Sure, it provides eye candy, but I can’t really take that outfit seriously. As a defense to Paul W.S. Anderson though, the game series is mostly to blame for that outfit, but that said he also bears the responsibility for adapting it. I actually am kind of disappointed that Capcom reinforced the “single male loser in the basement” stereotype when they worked Jill into Resident Evil 5, especially since she’s not generally a particularly sexualized character in the series. Sexism is a big issue in the gaming industry, and forcing one of the major strong, female characters to prance around with massive cleavage damages our ability to see them beyond that (on the flip side of the coin, Chris Redfield’s muscles are RIDICULOUS as well – you see angry Internet commenters, sexism works both ways!).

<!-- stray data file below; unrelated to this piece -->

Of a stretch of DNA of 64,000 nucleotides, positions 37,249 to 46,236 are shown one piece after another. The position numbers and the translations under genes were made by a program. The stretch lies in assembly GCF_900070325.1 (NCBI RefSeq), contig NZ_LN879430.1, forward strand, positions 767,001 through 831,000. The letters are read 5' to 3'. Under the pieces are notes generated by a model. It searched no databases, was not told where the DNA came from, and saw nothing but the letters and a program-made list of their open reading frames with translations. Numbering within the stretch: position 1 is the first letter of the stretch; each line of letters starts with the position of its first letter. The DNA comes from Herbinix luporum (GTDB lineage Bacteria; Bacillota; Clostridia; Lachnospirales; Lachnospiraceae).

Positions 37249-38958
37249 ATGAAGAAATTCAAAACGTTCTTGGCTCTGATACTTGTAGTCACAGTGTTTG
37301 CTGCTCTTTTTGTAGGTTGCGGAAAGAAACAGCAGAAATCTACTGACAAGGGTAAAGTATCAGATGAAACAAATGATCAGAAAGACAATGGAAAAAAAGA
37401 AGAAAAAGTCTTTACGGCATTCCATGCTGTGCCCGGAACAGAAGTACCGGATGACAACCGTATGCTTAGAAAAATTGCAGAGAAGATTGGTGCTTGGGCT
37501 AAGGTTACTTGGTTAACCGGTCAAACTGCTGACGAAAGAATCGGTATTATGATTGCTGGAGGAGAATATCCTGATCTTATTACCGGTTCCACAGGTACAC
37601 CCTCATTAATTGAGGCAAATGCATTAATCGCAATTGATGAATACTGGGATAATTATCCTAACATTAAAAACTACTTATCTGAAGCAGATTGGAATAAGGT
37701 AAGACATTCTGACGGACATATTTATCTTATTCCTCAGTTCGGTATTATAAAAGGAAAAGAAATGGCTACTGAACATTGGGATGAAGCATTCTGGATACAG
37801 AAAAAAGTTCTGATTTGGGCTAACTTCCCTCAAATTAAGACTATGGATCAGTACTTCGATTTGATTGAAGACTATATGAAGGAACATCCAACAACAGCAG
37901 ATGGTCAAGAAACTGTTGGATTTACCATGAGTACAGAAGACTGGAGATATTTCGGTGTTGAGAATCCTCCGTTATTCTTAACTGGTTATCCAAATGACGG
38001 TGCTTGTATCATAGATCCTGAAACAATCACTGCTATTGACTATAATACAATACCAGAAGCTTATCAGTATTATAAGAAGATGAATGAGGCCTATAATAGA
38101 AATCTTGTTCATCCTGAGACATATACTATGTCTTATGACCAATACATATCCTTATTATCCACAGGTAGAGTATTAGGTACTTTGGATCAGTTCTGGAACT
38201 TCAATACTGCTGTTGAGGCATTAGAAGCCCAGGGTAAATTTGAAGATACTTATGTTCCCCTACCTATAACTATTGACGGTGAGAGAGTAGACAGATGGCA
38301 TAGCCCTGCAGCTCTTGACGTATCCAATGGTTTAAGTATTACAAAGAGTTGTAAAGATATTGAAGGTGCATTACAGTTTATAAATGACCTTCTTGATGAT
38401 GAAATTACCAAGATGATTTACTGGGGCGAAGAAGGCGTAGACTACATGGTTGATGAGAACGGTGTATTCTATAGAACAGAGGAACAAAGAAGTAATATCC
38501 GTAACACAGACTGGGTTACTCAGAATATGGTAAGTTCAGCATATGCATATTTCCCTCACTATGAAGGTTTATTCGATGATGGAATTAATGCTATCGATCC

Bloody hell I’ve almost written a thousand words on the characters and still haven’t gotten through them all. Okay, picking up the pace slightly, the first new addition is Li Bingbing as Ada Wong. As she puts it, she’s Wesker’s top agent… and that’s basically all we learn about her. She’s given absolutely no development, and Li’s acting is atrocious on top of that. Similarly, Johann Urb’s Leon Kennedy isn’t given any development either… but that doesn’t really matter because he comes across as a massive, stupid douche. As I’ve said before, I haven’t really played much of the games, but is Leon always this much of a dork? I know he’s a fan favourite, but between this and Resident Evil: Damnation, my opinion of him is that he has the personality of a piece of plywood. The only bright spot among the characters is Kevin Durand as Barry Burton. Again, he isn’t given much to work with, but he goes out with style. Sadly, Chris and Claire Redfield are both conspicuously absent this time around… although considering how many damn characters are in this movie, that’s probably for the best.